Politician wanted career as pilot

Published 12:10 am Tuesday, February 21, 2017

Hammett: Sometimes you’d rather be lucky than smart

But for a back problem that kept him from a career as a pilot, Seth Hammett likely would never have moved home to Covington County and spent a lifetime in politics, much of it in one of the most powerful positions in Alabama, Speaker of the House of Representatives.

On Monday, Hammett shared some of the “back stories” of his life with members of the Andalusia Kiwanis Club.

SethHammett“John Henry Smith was my childhood hero,” the Rose Hill native said. “He was the son of Sara Smith who taught sixth grade at Rose Hill. John Henry was a pilot working for Eastern Airlines.”

Hammett first pursued the same career as his hero.

“In 1971, I was out of graduate school, and out of the Air Force, just in the right time. Eastern was hiring,” he said.

Hammett went to Florida for a physical, but was diagnosed with spondylosis, a spinal condition.

“The same thing that had gotten me out of the Air Force precluded me from being precleared to fly for Eastern,” he said. “I thought my world had ended, but exactly 18 years later, Eastern went belly-up.”

He also considered other job opportunities before deciding to work in Andalusia.

“Jim Williams had just come over from Opp to start WAAO radio,” Hammett recalled. “He had this idea for ‘Guest Digest’ that was going to make him rich and famous.”

Hammett went to work with him, and also took a teaching job at the new LBW Junior College.


Chamber of Commerce start

Through his work, he met Jim Radcliff, then president of the Chamber of Commerce.

“He was a great mentor to me,” Hammett said. “He told me, ‘I want you to be the next president of the Chamber of Commerce.’ ”

At his first Chamber meeting, the annual banquet, Hammett was introduced as the next organization president. He and his wife, Nancy, were newlyweds at the time.

“Nancy always says she dated Mr. Carefree, but ended up married to Mr. Chamber of Commerce,” he said.

During his two-year presidency, he worked with others in the community on an economic development plan. The community didn’t have an industrial park.

“Jerry Andrews and I flew over, then drove over, then walked property,” Hammett said. “The best parcel in Andalusia was where Shaw is now located.”

Hammett said he convinced the owner, James Sutton, who then lived in Montgomery, to give them an option on it for $1.

“We wrote it on a napkin,” Hammett recalled.

“We bought it back to Andy Floyd, who was on the Industrial Development Board,” he said.

The board borrowed the money, bought the property, and raised money to pay off the debt.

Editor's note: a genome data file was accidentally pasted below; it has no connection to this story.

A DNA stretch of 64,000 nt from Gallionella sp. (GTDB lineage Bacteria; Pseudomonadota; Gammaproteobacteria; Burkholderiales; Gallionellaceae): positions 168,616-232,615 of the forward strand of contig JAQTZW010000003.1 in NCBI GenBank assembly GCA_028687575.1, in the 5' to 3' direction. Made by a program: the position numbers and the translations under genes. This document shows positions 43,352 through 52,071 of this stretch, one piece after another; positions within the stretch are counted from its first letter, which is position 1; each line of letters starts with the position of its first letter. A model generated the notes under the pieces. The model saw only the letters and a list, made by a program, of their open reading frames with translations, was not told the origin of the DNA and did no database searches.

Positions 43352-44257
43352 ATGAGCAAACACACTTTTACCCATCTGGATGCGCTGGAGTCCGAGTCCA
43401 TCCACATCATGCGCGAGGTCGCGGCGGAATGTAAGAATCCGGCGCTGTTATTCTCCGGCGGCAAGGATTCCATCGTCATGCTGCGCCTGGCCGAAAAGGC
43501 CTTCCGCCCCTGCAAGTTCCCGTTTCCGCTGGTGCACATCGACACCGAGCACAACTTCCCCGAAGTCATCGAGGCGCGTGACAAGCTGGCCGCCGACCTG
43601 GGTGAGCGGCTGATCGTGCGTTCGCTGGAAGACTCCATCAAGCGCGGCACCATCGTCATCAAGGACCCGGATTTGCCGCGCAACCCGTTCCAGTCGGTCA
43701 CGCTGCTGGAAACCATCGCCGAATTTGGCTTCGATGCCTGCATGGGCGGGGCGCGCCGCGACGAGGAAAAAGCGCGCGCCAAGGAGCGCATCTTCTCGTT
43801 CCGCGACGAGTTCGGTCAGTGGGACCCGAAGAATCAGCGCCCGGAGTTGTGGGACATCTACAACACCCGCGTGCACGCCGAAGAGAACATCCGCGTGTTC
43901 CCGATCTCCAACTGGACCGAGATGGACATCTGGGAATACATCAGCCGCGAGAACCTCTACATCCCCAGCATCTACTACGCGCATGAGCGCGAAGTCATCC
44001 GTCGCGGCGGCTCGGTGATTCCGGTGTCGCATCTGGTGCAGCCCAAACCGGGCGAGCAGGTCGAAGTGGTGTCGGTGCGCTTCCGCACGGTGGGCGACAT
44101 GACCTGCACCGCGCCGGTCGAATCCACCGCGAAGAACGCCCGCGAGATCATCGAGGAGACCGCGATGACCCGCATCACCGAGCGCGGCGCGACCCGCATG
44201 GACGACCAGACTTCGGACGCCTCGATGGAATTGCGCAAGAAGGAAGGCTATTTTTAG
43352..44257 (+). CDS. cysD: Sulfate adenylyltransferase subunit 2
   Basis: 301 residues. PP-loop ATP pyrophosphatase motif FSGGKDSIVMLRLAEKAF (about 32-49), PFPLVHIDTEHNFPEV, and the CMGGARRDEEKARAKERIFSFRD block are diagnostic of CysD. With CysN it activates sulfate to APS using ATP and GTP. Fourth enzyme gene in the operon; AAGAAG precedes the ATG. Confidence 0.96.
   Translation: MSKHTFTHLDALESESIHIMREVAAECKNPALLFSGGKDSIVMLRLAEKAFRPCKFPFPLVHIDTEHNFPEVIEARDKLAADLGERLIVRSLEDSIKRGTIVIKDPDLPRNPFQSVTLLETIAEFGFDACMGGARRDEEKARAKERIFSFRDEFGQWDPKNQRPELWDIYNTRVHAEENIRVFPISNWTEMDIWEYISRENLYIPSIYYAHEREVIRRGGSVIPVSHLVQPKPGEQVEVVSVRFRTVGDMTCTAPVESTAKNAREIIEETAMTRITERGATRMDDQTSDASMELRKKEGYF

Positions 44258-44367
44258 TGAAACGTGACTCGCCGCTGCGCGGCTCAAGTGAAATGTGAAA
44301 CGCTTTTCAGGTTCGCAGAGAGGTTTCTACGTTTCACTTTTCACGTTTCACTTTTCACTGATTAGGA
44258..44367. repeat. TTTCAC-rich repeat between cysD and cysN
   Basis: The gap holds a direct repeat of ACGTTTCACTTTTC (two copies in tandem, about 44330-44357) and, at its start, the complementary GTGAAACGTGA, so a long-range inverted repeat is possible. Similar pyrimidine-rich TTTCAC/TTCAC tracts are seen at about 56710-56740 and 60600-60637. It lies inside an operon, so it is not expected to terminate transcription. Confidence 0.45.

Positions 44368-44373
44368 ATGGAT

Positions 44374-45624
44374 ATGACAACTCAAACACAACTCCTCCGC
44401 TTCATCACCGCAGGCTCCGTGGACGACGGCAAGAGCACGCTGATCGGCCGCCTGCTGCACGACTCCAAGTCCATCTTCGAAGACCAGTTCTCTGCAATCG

A $1 option pays off

“In 1979 or 80, here comes a guy named Roy Reeves, from Andalusia, working in Roanoke. A guy walks into his office – Don Maynard Sr. – and says, ‘I’m in charge of finding another Roanoke.’ ”

Maynard was employed by Amoco, and was looking for a location for another plant.

Reeves, who was a banker, connected Maynard with Boots Deal in Andalusia.

“And doggone if they didn’t locate here,” Hammett said. The company – now known as Shaw Industries – employs 1,100 people here.

“Sometimes you’d rather be lucky than good,” Hammett said.

After his time at the Chamber, Hammett said he’d take on whatever community project he could. He moved into administration at the college, working hand in hand with Dr. Bill McWhorter, another mentor.

Hammett said it was Harold Albritton, the Andalusia attorney who went on to become a federal district judge, who introduced him to politics when he invited him to a state Republican meeting and encouraged him to run for the legislature.


No Republicans around here

Hammett said he came home and talked with his Uncle Jess Merrill, his granddaddy’s brother, who had served three terms as chairman of the county commission. When he shared the idea with him – adding that he planned to run as a Republican – he got a bit of a dressing down.

“He asked me, ‘How many Republicans do you actually know?’ ”

Hammett said the only one he could name was Bill Dickinson, then the Congressman for the 2nd District of Alabama.

He made the decision to pursue the legislative seat in a split second after receiving a phone call from John Alwyn Burgess, then editor of The Opp News.

“It was Wednesday night, back when all the papers went to press once a week,” Hammett said. “He said, ‘I just talked to (Rep.) Frank Jackson and Frank’s not going to run. I’m calling to ask you, are you gonna run?’

“I said, ‘I sure am,’ ” Hammett recalled. “When I hung up the phone in the kitchen, I figured I might better go back in the bedroom and tell Nancy.”


Good advice

Hammett said he received good advice from many, including then-Probate Judge Leland Enzor.